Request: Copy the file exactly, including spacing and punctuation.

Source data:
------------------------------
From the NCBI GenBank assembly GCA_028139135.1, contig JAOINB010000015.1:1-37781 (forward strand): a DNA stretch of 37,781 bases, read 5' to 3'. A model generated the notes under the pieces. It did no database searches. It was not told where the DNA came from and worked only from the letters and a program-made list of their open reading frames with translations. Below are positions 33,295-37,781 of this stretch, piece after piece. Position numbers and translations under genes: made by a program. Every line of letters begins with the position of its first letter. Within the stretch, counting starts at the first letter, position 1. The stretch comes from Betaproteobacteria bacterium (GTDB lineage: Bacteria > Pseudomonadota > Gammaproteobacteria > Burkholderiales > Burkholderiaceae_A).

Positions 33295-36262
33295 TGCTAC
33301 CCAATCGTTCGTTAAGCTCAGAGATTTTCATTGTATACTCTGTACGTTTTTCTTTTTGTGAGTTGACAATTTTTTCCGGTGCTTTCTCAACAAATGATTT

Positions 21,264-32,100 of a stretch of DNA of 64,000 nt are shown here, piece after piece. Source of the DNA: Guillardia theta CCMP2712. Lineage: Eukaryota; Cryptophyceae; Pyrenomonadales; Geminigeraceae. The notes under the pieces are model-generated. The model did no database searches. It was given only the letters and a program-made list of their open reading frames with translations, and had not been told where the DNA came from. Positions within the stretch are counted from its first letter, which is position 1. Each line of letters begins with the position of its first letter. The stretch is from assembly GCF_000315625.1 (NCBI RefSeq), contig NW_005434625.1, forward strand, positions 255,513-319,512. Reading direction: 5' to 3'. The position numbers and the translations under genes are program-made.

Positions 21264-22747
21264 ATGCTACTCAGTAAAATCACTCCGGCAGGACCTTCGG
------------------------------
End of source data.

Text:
From the NCBI GenBank assembly GCA_028139135.1, contig JAOINB010000015.1:1-37781 (forward strand): a DNA stretch of 37,781 bases, read 5' to 3'. A model generated the notes under the pieces. It did no database searches. It was not told where the DNA came from and worked only from the letters and a program-made list of their open reading frames with translations. Below are positions 33,295-37,781 of this stretch, piece after piece. Position numbers and translations under genes: made by a program. Every line of letters begins with the position of its first letter. Within the stretch, counting starts at the first letter, position 1. The stretch comes from Betaproteobacteria bacterium (GTDB lineage: Bacteria > Pseudomonadota > Gammaproteobacteria > Burkholderiales > Burkholderiaceae_A).

Positions 33295-36262
33295 TGCTAC
33301 CCAATCGTTCGTTAAGCTCAGAGATTTTCATTGTATACTCTGTACGTTTTTCTTTTTGTGAGTTGACAATTTTTTCCGGTGCTTTCTCAACAAATGATTT

Positions 21,264-32,100 of a stretch of DNA of 64,000 nt are shown here, piece after piece. Source of the DNA: Guillardia theta CCMP2712. Lineage: Eukaryota; Cryptophyceae; Pyrenomonadales; Geminigeraceae. The notes under the pieces are model-generated. The model did no database searches. It was given only the letters and a program-made list of their open reading frames with translations, and had not been told where the DNA came from. Positions within the stretch are counted from its first letter, which is position 1. Each line of letters begins with the position of its first letter. The stretch is from assembly GCF_000315625.1 (NCBI RefSeq), contig NW_005434625.1, forward strand, positions 255,513-319,512. Reading direction: 5' to 3'. The position numbers and the translations under genes are program-made.

Positions 21264-22747
21264 ATGCTACTCAGTAAAATCACTCCGGCAGGACCTTCGG